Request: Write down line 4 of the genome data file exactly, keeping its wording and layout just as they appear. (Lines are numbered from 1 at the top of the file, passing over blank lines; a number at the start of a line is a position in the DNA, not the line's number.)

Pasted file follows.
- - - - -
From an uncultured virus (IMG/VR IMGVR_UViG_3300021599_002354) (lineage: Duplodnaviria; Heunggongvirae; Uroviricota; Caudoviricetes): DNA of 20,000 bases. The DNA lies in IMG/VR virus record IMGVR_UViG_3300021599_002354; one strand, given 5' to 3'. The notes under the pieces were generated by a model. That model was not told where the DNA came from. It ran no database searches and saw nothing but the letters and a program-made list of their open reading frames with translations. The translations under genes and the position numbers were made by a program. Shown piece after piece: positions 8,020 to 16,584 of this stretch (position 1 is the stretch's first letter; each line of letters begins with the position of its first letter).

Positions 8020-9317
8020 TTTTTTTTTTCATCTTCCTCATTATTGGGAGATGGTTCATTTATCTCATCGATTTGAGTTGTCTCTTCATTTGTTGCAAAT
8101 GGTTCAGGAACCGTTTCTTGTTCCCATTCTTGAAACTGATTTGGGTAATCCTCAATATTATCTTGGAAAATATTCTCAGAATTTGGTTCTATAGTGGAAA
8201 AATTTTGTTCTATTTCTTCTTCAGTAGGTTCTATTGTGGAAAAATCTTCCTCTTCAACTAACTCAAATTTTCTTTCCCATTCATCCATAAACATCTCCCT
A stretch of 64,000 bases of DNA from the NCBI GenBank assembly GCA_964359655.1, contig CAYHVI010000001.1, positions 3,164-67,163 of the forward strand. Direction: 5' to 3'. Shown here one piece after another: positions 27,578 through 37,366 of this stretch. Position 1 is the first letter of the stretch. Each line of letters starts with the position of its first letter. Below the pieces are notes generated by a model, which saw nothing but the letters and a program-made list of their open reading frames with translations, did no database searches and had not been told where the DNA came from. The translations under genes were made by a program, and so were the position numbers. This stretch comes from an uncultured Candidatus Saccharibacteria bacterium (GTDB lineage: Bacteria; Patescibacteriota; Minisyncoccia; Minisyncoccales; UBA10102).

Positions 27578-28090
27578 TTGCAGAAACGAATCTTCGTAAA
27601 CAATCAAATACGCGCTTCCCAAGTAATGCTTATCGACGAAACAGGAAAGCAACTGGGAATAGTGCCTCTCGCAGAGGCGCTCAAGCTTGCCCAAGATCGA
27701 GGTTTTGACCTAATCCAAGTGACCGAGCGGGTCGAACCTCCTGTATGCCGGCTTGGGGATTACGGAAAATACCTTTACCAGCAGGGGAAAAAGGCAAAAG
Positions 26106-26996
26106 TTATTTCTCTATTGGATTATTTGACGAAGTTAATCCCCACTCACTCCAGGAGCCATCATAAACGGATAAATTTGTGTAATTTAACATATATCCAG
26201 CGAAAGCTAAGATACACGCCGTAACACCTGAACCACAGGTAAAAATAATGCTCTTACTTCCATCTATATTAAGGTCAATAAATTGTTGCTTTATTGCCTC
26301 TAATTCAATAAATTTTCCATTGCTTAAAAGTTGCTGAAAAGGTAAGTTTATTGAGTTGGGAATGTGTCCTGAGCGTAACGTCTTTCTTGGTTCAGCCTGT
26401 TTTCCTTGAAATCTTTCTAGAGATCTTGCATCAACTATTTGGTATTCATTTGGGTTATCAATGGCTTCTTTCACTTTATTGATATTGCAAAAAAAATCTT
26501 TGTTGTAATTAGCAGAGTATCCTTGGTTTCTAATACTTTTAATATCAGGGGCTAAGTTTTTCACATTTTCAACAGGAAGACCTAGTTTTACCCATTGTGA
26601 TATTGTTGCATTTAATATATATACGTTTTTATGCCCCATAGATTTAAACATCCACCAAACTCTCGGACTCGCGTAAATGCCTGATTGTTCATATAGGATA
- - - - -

8101 GGTTCAGGAACCGTTTCTTGTTCCCATTCTTGAAACTGATTTGGGTAATCCTCAATATTATCTTGGAAAATATTCTCAGAATTTGGTTCTATAGTGGAAA